Make no mistake -- a short telephone meeting where our congressman's staff vets the questions before they are asked and followup questions are cut off does not replace the need for a face-to-face public forum. But we can be ready to press him for answers. Some callers have been more successful than others in respectfully resisting Rep. Frelinghuysen's attempts at brush-offs and evasions. How did they do it? Below are tips on how to prepare relevant, well-informed questions and follow up effectively. We've also included a rundown of what our representative has been up to so you'll be equipped to ask timely questions. We hope you'll join us on the call Tuesday night to insist that our elected representative answer the questions of his constituents.
1. Sign up for the call here.
2. Prepare your questions in advance. Post them our Facebook page to share with others and for feedback. We'll be posting live updates on the call on Twitter @nj11forchange. Engage with us and share your thoughts and reactions to the call as it happens! Only 10-15 constituents are likely to have a chance to ask their questions, so let's work together to make sure that the questions that are asked are as detailed and specific as possible.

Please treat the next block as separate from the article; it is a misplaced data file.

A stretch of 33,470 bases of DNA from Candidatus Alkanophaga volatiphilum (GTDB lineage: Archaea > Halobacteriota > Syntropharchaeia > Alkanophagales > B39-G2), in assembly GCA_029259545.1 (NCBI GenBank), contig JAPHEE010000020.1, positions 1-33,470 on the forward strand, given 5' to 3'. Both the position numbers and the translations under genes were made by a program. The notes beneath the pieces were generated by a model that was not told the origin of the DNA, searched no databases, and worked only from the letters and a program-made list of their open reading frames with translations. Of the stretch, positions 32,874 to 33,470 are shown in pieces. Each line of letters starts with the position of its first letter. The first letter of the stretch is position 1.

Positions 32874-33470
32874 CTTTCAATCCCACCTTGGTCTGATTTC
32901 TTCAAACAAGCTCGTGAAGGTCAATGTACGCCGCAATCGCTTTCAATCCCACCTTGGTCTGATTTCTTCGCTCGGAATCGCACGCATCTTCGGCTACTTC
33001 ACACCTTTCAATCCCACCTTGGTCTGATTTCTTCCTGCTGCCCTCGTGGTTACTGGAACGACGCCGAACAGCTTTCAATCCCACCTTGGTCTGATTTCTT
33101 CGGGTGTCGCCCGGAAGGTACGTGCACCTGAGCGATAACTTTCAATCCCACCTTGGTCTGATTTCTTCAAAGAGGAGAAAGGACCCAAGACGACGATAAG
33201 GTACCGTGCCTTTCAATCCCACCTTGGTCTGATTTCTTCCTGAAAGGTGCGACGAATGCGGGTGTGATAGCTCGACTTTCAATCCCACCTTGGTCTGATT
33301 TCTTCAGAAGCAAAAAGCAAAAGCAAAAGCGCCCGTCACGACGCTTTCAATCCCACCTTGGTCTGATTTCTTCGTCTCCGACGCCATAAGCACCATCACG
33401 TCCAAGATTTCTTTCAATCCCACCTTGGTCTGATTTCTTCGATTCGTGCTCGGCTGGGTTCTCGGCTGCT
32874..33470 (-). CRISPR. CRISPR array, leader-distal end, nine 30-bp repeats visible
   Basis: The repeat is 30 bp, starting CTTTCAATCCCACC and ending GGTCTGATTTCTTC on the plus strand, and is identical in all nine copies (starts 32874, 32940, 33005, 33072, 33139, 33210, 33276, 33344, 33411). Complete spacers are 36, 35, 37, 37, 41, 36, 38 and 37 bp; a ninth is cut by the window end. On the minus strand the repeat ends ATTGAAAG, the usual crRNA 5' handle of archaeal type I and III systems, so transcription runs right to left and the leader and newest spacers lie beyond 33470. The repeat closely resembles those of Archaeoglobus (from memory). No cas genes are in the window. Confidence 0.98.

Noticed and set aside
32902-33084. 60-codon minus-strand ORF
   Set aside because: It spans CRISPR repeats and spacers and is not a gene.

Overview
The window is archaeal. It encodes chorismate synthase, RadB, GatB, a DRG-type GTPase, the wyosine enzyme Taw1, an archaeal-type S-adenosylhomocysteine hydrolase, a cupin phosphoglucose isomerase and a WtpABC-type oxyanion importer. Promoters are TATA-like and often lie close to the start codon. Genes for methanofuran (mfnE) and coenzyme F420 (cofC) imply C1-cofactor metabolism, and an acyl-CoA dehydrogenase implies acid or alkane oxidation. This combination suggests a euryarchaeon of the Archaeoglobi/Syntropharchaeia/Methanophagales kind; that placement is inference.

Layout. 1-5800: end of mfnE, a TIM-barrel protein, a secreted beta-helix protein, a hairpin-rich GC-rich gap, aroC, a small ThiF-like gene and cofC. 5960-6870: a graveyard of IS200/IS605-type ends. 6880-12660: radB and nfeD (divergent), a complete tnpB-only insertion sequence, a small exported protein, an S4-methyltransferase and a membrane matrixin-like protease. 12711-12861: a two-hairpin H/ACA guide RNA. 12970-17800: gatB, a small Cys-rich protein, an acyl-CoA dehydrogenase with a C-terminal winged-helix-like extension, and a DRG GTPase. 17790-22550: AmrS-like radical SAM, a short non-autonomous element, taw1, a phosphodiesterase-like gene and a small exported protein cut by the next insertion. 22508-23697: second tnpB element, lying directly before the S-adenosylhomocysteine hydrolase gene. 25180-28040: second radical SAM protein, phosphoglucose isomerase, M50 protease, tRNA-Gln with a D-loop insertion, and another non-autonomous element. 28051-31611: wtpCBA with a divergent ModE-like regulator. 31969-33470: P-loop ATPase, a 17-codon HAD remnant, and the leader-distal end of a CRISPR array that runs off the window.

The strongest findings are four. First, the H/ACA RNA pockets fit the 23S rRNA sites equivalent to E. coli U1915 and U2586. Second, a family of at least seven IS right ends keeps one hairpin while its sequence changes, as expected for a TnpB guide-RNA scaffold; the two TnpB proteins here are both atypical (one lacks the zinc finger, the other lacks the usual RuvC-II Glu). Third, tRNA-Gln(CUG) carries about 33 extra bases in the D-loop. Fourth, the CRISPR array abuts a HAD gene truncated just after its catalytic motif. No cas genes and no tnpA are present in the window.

3. Our Congressman is the chair of the House Appropriations committee. This makes him one of the most powerful and important members of Congress, as he is in charge of approving all budgetary matters. Ask questions related to his position as appropriations chair when possible. For example, will he or won't he defund the Coast Guard? Will he or won't he cut the EPA by 30%? A statement from Rodney Frelinghuysen about not funding the border wall or not cutting the EPA could stop that legislation in his tracks.
You can hear the audio version of the Tele Town Hall here. The text below was transcribed from this recording.
RF: I hope you’ll take this opportunity to share your thoughts, ideas, and opinions. I welcome them. If you’d like to ask me a question or make a comment, you can press the “0” key on your telephone at any time.